Road Network – Agent Modelling

A quick blog update to play with a neat agent simulation tool integrated into OpenStreetMap mapping tools with vehicle driver behaviour modeling.

SMARTS – Scalable Microscopic Adaptive Road Traffic Simulator (University of Melbourne)

Image credit: SMARTS – University of Melbourne

Project: to keep up to date (2013-2023).
Citation paper and the location of the GitHub repository.

At a Glance

Trial 1:

I ran the JRE8 simulation on an OSM map of Mahidol University, Salaya district (downloaded from with 10,000 agents and 1 hour duration, without bots taking alternative routes in the event of congestion.

However, the agents prefer the park and the palace instead of the city commute. Below is a screenshot example after 11 minutes. After 1 hour, the agents continued to converge on the already congested roads.

Trial 2:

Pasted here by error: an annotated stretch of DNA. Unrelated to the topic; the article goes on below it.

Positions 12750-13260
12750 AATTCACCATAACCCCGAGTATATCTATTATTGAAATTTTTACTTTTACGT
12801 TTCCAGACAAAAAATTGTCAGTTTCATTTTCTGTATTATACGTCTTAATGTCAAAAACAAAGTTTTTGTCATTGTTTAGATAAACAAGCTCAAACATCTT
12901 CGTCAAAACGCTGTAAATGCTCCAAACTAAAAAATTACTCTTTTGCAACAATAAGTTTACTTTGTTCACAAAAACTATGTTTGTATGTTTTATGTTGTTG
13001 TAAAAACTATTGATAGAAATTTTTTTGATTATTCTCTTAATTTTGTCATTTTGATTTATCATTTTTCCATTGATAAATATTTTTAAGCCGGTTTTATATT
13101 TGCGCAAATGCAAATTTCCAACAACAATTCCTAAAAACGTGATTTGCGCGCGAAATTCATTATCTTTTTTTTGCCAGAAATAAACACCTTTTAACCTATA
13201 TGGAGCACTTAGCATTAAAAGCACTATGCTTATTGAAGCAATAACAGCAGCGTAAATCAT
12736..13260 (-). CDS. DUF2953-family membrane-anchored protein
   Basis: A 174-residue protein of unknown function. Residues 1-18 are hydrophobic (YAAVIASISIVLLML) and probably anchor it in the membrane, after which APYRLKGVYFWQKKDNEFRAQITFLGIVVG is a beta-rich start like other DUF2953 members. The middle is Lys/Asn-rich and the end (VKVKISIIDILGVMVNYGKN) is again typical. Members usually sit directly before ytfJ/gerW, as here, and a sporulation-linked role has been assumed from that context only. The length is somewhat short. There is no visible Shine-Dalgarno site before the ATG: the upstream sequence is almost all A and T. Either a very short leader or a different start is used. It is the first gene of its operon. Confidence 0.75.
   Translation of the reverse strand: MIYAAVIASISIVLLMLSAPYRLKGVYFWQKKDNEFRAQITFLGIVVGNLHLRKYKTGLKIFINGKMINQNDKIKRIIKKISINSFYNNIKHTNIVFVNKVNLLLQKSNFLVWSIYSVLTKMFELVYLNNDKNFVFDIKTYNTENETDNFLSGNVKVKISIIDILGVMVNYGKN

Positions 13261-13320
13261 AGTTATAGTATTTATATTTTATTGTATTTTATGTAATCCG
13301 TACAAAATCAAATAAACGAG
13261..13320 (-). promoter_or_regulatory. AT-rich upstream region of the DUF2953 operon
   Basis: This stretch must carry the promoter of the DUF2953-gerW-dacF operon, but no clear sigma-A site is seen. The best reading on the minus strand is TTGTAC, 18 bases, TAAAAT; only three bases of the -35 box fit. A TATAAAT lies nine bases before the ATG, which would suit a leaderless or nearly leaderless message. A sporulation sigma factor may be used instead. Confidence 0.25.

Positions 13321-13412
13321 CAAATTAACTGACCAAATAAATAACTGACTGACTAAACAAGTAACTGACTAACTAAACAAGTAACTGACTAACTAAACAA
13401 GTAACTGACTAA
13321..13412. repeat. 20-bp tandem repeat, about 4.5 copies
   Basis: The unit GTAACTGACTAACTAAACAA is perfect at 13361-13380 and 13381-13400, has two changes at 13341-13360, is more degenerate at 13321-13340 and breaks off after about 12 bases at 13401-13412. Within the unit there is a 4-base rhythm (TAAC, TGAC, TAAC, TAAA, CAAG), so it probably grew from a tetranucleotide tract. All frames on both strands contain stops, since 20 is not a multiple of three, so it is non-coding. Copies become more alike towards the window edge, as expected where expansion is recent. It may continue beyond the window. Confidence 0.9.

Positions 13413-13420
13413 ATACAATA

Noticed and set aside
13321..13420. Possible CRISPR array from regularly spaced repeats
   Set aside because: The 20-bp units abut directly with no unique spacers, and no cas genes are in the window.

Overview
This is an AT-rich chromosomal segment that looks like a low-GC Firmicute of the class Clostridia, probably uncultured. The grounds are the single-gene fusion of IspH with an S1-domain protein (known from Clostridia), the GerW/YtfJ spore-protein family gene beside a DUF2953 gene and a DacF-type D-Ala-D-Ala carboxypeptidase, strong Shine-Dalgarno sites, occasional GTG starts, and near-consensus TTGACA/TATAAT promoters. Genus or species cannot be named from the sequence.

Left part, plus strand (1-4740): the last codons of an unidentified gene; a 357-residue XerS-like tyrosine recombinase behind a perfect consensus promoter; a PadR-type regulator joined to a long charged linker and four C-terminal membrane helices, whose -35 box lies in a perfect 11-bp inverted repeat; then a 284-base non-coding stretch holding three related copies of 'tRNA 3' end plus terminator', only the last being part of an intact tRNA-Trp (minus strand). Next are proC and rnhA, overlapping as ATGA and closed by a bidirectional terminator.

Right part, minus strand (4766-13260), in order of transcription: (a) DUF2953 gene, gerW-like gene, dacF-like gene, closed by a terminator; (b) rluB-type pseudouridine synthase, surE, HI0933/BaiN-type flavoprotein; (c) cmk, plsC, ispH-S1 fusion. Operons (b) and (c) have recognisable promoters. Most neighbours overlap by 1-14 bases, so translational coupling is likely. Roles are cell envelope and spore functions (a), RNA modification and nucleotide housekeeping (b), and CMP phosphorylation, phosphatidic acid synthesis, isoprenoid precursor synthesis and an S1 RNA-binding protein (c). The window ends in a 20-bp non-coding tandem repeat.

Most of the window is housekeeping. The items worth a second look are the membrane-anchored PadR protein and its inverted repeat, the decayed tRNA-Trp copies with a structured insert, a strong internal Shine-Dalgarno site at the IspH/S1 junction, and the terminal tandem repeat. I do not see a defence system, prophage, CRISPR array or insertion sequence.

On the same OSM map of Salaya (downloaded from with 20,000 agents and 12 minute simulated duration, this time bots reroute if congestion is encountered.

In this trial, the number of congested roads increased and the queue lengths increased. The rerouting and the increase in agents likely have contributed to (firstly) the increased number of congested roads and (secondly) towards queue lengths.

As a matter of subjective interest, the congested roads seem to more closely match my existing expectation / experience driving on these roads. This part of Bangkok has some impressive traffic jams!

Future Actions to make the simulation more effective:

  • the commuters need scripting from origins (housing estates,etc) to destinations (often the inner city).
  • separating individual intersections for more realistically deconstructed modelling.


This post brings together a couple of trials using the agent simulation software released by the University of Melbourne SMARTS team.

Though it’s a far cry from a comprehensive review. It was fun to play with and I can imagine, that with some work, a visualisation can be generated to support Transport Policy Recommendations for Road Network changes (or redesigns). If you’re interested you can visit the SMART Project website or get in touch if you fancy discussing possibilities.

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